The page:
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August 13, 2006 - Nanjing, China

A Life More Daily

Nanjing has been slowly giving up its secrets and making itself feel more like home. This is most likely due to the greater understanding of Hanyu, the spoken Mandarin, but also a general feeling of normalcy returning. The standard schedule helps. Getting up to go to early classes, meeting for lunches, studying and group dinners. Funny, rather than getting used to this we should be readying for the fast-approaching shake-up and 50 hour train rides.

Little quirks are making themselves understood - or at least more apparent. The bathroom handle that, I now know, reads da and xiao, big and small - I’m told it can be taken even more literally - that controls the flush size. Never mind that it seems to be the opposite of what actually happens. The stares from the same people - yes, that same guy with the pants far too high stared at me yesterday and the day before that - slightly dejavu-ish. The kids that giggle when when the lao wei walks by. Old foreigner. Was even able to kick it up a notch the other night to some poor kid by giving a toothy grin, mimicking the lao wei call, waving hands in the air and a “ooogily booogily!” Got a stare and then a big smile right back. The immense amount of tea drank - and getting used to it. The seaweed in my breakfast wrap. The non-seaweed breakfast that consist of small packets of walnut and sesame powder. Faintly reminiscent of mud - earthy but slightly sweet.

I think some in the program have mentioned a cumulative effect of these small and mostly unrelated events. That each one brings your reality a bit farther from its baseline norm, skewing ever so slightly farther from familiarity. At first I prescribed to this - trying to point out to myself what was strange, new and maybe disconcerting. I tried to see myself through an external lens - and what this was doing to me. Was I changing? Dealing? Coping? At some point were all the minor frays going to burst wide open into some sort of in-concealable personality rip?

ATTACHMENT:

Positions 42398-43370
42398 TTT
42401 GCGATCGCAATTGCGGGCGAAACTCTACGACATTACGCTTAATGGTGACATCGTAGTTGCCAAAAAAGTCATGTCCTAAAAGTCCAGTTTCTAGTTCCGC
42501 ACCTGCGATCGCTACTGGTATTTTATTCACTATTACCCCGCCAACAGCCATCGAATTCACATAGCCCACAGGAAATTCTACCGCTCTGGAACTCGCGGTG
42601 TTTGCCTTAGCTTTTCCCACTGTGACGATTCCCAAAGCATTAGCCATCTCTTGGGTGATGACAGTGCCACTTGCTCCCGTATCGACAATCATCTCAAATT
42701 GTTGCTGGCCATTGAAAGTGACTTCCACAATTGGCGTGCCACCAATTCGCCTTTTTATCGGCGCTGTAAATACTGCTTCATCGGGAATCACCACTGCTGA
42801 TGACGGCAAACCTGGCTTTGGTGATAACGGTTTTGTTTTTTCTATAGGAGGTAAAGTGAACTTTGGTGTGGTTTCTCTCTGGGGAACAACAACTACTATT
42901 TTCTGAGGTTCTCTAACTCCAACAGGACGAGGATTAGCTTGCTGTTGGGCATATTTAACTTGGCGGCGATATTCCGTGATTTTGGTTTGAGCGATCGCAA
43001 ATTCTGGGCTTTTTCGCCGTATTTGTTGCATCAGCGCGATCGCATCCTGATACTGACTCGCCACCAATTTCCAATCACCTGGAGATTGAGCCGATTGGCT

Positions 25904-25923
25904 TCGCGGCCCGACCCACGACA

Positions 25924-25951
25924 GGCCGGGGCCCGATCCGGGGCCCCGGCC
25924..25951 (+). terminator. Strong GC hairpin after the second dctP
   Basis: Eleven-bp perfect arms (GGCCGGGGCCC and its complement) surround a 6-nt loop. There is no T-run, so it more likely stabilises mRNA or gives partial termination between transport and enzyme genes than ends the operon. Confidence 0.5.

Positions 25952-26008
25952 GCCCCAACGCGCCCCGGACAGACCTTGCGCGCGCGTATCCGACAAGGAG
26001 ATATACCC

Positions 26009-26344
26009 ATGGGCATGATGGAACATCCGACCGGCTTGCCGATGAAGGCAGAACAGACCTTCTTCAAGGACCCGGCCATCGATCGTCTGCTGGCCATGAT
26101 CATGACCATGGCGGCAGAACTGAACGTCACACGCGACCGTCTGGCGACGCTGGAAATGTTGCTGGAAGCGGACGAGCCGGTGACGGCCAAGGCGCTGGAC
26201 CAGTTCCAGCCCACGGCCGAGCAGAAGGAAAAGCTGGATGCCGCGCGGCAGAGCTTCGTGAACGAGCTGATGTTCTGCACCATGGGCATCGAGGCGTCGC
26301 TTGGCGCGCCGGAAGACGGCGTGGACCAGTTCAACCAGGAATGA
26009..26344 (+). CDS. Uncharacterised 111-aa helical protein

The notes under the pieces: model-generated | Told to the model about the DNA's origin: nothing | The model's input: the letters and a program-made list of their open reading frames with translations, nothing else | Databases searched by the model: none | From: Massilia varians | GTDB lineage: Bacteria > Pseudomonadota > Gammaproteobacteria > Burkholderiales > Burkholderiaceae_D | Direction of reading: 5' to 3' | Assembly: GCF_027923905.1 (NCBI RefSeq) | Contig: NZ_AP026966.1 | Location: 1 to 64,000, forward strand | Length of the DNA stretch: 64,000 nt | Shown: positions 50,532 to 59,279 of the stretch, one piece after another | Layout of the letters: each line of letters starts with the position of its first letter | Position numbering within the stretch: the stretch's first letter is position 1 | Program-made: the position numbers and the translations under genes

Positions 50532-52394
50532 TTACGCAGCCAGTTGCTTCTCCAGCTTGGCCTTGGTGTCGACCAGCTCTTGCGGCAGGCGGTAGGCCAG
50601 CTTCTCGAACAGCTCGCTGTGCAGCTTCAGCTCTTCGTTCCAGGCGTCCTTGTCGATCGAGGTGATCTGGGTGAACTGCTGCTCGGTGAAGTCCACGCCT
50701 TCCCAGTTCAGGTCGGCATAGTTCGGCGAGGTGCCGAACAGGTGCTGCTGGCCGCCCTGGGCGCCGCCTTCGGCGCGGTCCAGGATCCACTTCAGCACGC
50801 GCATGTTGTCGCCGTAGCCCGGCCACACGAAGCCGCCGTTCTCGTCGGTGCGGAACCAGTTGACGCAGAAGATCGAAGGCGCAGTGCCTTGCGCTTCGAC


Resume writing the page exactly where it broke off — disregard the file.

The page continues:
Thinking more about the issue and my perception of it, I do see a shift - a change.

That change seems to manifest not as a bucket - slowly filling with drips of difference - waiting to overflow, but rather as a change in the way I view these small daily quirks. Why see them as cumulative parts of a greater misalignment? Even in our lives that we consider daily - waking up, hurried breakfast, cramped subway ride, desk 9 to ?, dinner, TV and bed - and not deviating from the norm we encounter small hurdles. They don’t change the status quo.

There is no reason for the small things here to be taken at anything more than face value. There are bigger hurdles to overcome. Language. Teaching. Finding food that isn’t grass crisps (for another day).

I wonder how this all plays into the theory of culture shock - letting things pile up, mountains out of many molehills or rolling over them - small speed-bumps to take note of and move on from.

I’ve heard that if you hit a set of speed-bumps at exactly the right speed you won’t feel them. Speed, car weight, shocks - all working together.

Ask me again later.

Tumbleweeds... and no comments. How 'bout livening things up?

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